How Video Games Paved the Way for the Online Gaming Industry

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There is no denying that the world of Video Games Is one that generates big business, no matter what generation you have picked up a controller or joystick in, there have been numerous titles that have firmly etched themselves in the psyche of the modern-day game player.

From the humble beginnings of the Nintendo Entertainment System or Sega Megadrive through to the present where the super consoles of Sony’s PS4 and Microsoft XBox dominate the industry, the relatively short history of video games is littered with countless classics

These days the mega-franchises such as FIFA or Call of Duty top the sales charts on an annual basis, but the history of Video Games goes a long way further back than playing in a World Cup Final or in the theatre of war.

It’s not only consoles these days where digital gameplay takes place, with the emergence of online slot games you can play on a tablet or mobile or laptop.  Without the graphical developments in video games and gaming engines such as Unity and Flash, the world of online gaming would never of happened, we would be stuck with the XOX slot machines you see in seaside amusement arcades.

When looking at where it all began most people would think that it was the Mario vs Sonic rivalry in the late 80’s/early 90’s which lit the blue touch paper as far as the spike in popularity for gaming is concerned.

But before the lightning fast friendly hedgehog and the jovial Italian plumber burst onto the scene, there were a litany of classic titles which will have made an impact in arcades across the world before also then becoming a household success too.

When we look at games that have crossed over from the arcade to the home, one cannot look much further than that of Pong. The game based on the sport of Table Tennis was released by Atari in 1972 and was a huge success in the United States.

Just three years later that success would carry over to the home thanks to Atari’s decision to release a console with Pong built in. No longer was the need to spend money at the local gaming arcade, you could now play the two-dimensional tennis game in the comfort of your own home.

That decision paid off hugely for Atari, in 1975 no fewer than 150,000 units were sold in the run up to Christmas as the Pong console become one of if not the most wanted present to be found under a youngster’s tree.

With the release and success of Pong, the thirst for all things technological would develop at an incredible pace. As the capability of graphics and gameplay developed then so did the range of games that were available.

Another of those to make its mark in both arcades and at home is that of Space Invaders. The game which sees you defend yourself from wave after wave of alien attack was first released by Midway back in 1978.

This game has been a staple of consoles over the past four decades, it was first ported to the Atari 2600 and was one of the platform’s most popular titles ever. As the years progressed it has also found its way on hardware made by either Sony or Nintendo.

Space Invaders has an incredible legacy that almost transcends that of video games, if you ask anyone from the 1980’s what was their defining memory of their time spent in arcade, this more often than not would be the answer.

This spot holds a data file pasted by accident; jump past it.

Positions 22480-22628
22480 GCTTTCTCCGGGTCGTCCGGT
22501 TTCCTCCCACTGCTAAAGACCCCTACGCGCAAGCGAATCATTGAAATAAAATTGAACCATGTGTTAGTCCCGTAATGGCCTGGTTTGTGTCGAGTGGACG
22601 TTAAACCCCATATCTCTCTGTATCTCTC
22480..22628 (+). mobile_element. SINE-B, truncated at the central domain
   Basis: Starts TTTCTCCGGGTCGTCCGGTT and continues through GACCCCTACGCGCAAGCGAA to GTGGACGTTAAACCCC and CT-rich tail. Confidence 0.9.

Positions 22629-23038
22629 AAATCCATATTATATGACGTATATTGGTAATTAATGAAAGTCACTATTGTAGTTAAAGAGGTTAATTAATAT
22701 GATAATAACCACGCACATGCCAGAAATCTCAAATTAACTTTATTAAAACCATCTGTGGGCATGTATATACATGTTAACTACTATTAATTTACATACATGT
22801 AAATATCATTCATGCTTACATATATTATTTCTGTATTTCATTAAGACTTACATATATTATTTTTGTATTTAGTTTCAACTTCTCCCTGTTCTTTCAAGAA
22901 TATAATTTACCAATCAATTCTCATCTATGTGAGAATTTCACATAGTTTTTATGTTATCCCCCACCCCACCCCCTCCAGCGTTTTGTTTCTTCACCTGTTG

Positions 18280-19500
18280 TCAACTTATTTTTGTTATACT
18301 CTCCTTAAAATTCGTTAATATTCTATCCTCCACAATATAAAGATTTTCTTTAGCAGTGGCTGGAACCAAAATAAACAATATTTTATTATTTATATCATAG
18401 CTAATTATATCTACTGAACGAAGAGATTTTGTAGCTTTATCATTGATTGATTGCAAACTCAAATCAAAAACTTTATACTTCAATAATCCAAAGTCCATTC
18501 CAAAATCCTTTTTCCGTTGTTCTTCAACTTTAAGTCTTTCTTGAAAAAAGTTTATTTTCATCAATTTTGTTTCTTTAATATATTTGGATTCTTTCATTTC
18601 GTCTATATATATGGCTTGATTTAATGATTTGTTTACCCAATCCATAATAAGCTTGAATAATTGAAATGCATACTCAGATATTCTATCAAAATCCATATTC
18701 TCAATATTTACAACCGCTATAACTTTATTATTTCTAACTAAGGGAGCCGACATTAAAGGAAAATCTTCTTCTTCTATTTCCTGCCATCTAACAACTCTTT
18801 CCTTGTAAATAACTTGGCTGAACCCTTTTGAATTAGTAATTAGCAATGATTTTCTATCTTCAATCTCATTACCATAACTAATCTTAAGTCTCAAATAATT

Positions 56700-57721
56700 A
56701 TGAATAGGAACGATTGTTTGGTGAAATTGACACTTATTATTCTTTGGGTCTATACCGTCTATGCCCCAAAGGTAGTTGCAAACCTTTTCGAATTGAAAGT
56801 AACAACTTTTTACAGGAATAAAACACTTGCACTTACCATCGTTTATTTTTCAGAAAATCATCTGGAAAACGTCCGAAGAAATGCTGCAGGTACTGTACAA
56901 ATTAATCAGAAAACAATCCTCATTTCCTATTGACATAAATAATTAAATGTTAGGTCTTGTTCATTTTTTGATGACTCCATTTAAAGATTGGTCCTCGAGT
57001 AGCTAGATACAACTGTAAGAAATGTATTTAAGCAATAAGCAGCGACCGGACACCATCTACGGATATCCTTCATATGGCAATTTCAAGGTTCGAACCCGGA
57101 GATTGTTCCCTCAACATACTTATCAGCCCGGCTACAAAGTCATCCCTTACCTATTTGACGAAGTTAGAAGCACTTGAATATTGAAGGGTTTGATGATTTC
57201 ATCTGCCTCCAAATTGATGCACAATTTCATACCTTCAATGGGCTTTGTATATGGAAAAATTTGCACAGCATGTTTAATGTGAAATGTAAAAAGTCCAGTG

Another title which had many a quarter spent on it over the years was that of Paperboy. Here the task was to deliver your paper round while avoiding plenty of obstacles that were littered along the way.

The game which was released in 1985 was another hit for Atari with queues forming in arcades in an attempt to be the next person to conquer one of the trickiest paper rounds known to man, in addition to this it was also ported to a range of different platforms.

The wave of home computers that were released in the 1980’s meant that is was a highly competitive marketplace as the likes of Commodore, Amstrad and Spectrum vied for consumer attention.

One way to get that attention was by porting such top arcade titles as Paperboy, the three aforementioned makers all saw the BMX whizz on their computers in the second half of the 1980’s.

Nintendo’s jewel in the arcade crown has to be Donkey Kong, this game which also gave birth to that of Mario sees the Italian play the role of potential hero as he is given the task of saving the Princess who has been captured by the game’s title character.

This game was launched in 1981 and has eventually made it way to more consoles or home computers then you could even imagine, does the Atari 8-Bit Computer or Famicom Disk System revive any memories from yesteryear? Perhaps not.

Not only has this game become a bedrock of home computing it has also played a key part in the 2007 documentary “King of Kong”. This film focuses on the battle to complete the game and also earn the world record high score.

The film focuses on two people in particular, the hero of the piece is Steve Wiebe who has to go up against the antagonist Billy Mitchell. The latter has a rich and varied history when it comes to arcade games and will do whatever it takes to cling onto the record.

Whether he does or not I will not mention on here as if you haven’t seen it then it is definitely worth checking out. Even if you are not necessarily a fan of all things Donkey Kong it is ultimately underpinned as a story of good vs evil and who doesn’t like to witness one of those?

As we now embrace all things multiplayer and the technological advances that Virtual Reality and 4K offer us, there is no doubting that we a world apart from where it all began. That said without these arcade successes that crossed over to the home it could have been a different world altogether.

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